SECRETARY RICE: Well, we never know. I am an old Soviet specialist, and I don't think anybody would have thought that the Soviet Union was going to collapse peacefully as quickly as it did. But obviously the goal here is, first and foremost, to deal with Iran's destabilizing behavior in the international system. It really is a chief funder of terrorism. I am here to talk to about an emerging peace process between the Israelis and the Palestinians. One of the most important barriers to getting to that peace is the activity of Palestinian rejectionist groups and of groups like Hezbollah. Iran is the key supporter of these rejectionist groups. So Iran is the destabilizing force in the international system and we need unity of purpose, unity of message to Iran to stop those activities.

QUESTION: Because, unlike Iraq, there is not the same, perhaps not at all, military option in Iran. It's so big, there are 70 million people, it's much more difficult militarily than Iraq isn't it?

SECRETARY RICE: Well, the President has made very clear that we believe dealing with the Iranian situation diplomatically is the key, and that's why I am here for discussions. We do need a strong message to Iran. We need a united front on the Iranian nuclear program. We need, as great democracies, to tell the Iranian people that they deserve a better future than they currently, than the present that they currently have.

But we believe that this is a time for diplomacy; this is a time to muster our considerable influence we, the alliance our considerable influence, our considerable soft power, if you will, to bring great changes in the world.

QUESTION: And the Middle East, obviously, is a crucial part of your trip. And I suppose that when, you are talking to the Palestinians, presumably you feel that Mr. Abbas has really shown his good faith by what he has done so far in terms of the terrorists.

SECRETARY RICE: Well, so far the election of Mahmoud Abbas has been a real plus for the process and he's demonstrated that he wants to make changes. He's a person who says that the armed intifada has failed, that it is time now to move to negotiations. He has a lot of work to do, of course, to really stop terrorism and to also make sure that terrorist groups cannot just turn terrorism on and off as they wish. But we are impressed with what he has done. We hope he will continue to do more and, as the President said in his State of the Union address, we stand by ready to help and indeed will engage to try and help the parties.

QUESTION: And in terms of training, other countries can help with training the Palestinians in certain ways, can't they, in terms of security?

SECRETARY RICE: Yes, the Palestinians will need help in bringing together and unifying their security forces. They will need help in building the institutions that will become the foundation of the state. They certainly need help in economic reconstruction, job creation, doing something about the terrible plight of the Palestinian people that really the intifada has worsened. And Israel has obligations to try and create conditions for this new Palestinian state.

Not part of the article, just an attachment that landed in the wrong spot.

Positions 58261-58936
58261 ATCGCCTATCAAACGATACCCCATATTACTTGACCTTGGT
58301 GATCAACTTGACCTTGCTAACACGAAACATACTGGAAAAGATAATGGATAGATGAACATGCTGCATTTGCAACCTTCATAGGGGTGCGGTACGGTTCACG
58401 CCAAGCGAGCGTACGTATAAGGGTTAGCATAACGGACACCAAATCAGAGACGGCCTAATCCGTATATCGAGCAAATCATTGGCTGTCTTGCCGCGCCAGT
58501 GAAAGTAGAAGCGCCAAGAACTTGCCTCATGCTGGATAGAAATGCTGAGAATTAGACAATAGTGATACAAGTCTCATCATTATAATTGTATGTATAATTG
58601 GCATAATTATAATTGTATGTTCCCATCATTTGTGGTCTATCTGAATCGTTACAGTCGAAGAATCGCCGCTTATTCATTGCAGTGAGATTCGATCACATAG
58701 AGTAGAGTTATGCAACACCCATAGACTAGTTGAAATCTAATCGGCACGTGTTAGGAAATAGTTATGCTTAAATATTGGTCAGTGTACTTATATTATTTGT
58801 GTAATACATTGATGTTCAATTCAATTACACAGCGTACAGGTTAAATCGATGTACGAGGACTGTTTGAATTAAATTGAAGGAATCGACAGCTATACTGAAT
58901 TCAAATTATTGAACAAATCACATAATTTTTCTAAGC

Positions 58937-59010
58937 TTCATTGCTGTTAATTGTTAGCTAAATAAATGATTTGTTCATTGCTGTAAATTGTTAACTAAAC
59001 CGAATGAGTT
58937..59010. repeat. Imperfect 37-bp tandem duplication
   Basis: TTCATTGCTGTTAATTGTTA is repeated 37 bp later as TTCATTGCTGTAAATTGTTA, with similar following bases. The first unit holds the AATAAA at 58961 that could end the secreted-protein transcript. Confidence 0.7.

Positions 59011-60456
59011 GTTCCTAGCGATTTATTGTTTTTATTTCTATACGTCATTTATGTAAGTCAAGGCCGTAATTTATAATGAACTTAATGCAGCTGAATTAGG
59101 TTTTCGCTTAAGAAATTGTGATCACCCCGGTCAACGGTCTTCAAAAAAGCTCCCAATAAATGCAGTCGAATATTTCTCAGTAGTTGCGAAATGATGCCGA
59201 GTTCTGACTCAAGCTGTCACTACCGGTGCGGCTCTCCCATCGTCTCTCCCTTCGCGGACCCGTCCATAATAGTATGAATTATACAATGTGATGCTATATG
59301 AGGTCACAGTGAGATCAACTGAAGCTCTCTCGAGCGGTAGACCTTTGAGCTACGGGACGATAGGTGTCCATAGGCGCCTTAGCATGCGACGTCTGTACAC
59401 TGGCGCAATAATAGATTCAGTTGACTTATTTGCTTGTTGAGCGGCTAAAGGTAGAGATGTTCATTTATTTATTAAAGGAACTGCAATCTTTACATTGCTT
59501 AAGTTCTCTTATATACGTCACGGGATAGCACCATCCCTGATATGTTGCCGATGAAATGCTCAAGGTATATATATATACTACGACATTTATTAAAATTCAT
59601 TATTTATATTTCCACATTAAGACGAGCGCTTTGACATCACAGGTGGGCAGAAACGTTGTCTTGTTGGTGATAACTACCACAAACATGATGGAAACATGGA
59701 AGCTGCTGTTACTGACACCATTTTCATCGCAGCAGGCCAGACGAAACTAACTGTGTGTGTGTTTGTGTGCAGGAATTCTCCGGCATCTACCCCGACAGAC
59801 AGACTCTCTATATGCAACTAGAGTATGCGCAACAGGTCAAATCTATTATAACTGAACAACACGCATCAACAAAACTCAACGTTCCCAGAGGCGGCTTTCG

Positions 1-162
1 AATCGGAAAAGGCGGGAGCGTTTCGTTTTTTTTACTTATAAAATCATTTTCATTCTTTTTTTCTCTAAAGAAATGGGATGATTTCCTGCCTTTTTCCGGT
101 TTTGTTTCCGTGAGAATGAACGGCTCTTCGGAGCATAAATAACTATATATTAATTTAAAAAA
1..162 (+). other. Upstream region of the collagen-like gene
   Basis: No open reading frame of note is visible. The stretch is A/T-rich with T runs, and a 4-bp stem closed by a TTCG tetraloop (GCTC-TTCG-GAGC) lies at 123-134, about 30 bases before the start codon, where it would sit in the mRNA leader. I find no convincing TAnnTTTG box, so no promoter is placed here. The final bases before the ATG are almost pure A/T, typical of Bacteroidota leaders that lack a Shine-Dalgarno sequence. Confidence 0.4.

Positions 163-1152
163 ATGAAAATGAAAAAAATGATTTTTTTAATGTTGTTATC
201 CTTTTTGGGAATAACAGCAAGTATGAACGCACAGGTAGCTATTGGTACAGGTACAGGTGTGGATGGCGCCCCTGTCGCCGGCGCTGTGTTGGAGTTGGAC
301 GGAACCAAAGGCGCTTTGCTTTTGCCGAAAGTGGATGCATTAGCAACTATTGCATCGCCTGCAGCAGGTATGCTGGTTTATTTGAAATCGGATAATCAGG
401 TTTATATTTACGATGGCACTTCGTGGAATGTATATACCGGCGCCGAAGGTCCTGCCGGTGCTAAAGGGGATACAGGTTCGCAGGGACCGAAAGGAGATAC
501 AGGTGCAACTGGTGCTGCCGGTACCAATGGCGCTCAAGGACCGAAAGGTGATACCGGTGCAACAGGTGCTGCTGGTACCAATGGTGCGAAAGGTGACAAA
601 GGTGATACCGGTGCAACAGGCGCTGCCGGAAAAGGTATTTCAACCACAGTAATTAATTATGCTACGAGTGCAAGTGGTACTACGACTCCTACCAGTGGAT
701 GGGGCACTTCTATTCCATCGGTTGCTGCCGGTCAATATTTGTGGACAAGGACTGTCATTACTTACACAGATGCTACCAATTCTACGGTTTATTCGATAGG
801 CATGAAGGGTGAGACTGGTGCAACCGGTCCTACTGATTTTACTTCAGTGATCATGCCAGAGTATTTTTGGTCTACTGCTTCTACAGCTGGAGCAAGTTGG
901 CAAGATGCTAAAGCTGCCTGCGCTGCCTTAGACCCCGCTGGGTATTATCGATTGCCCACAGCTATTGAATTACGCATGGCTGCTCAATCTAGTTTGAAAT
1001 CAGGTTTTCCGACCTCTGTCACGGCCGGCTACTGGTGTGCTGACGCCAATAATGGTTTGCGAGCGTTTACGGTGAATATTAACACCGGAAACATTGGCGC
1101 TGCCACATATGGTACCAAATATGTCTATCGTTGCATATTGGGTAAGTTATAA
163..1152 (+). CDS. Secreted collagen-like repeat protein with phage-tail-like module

QUESTION: The two things people talk about, they say you will be discussing with them particularly, obviously, is the idea of a real freeze on settlements. And the second thing is the route of the wall which, probably, will stay because it seems to have saved lives, but in some places it has been very insensitively done and people twenty meters from their neighbors have to go five miles up the road and come down again. And it should get back to the green route they were saying.

SECRETARY RICE: Well we certainly hope that there will come a day when one doesn't need such walls. And the Israelis, in the meantime, we have been very clear that they should not do anything that pre-judges final status borderlines, and that the route of this fence should do everything that it can to ease the plight of the Palestinians, not contribute to it.

QUESTION: So all you have heard and are about to see convinces you that the President might be right, that this could be done, a Palestinian state in four years?

SECRETARY RICE: Well, I won't put a timeline on it, but I do think that we can get to two states living side by side; we have to. The peace of the Middle East demands that there one day be a Palestine and an Israel, living side by side in peace.

QUESTION: And talking of living side by side in peace: Iraq. Obviously there have been great mistakes over the last two years and things haven't gone as you would have wished, or expected. But do you think that this is a turning point we had with the elections in Iraq? Do you think that was, perhaps, the turning of the tide?

SECRETARY RICE: Well, I would think about it a little differently. I think that the Iraqi people were liberated by the coalition. Saddam Hussein was overthrown, but the Iraqi people had to take control of their own future. And on Sunday they really signalled that they are ready to do that. They signalled that they understand that freedom does not come free. They demonstrated tremendous bravery and courage, despite the threats against them to go and vote. Their security forces performed well in supporting that vote.

We need now to help the Iraqis build their capacity for governing, build their capacity for maintaining their own security and those of us who were lucky enough to be on the right side of freedom's divide, owe it to people like the Iraqis, who are showing that they really do have aspirations for freedom, to support them in any and every way that we can.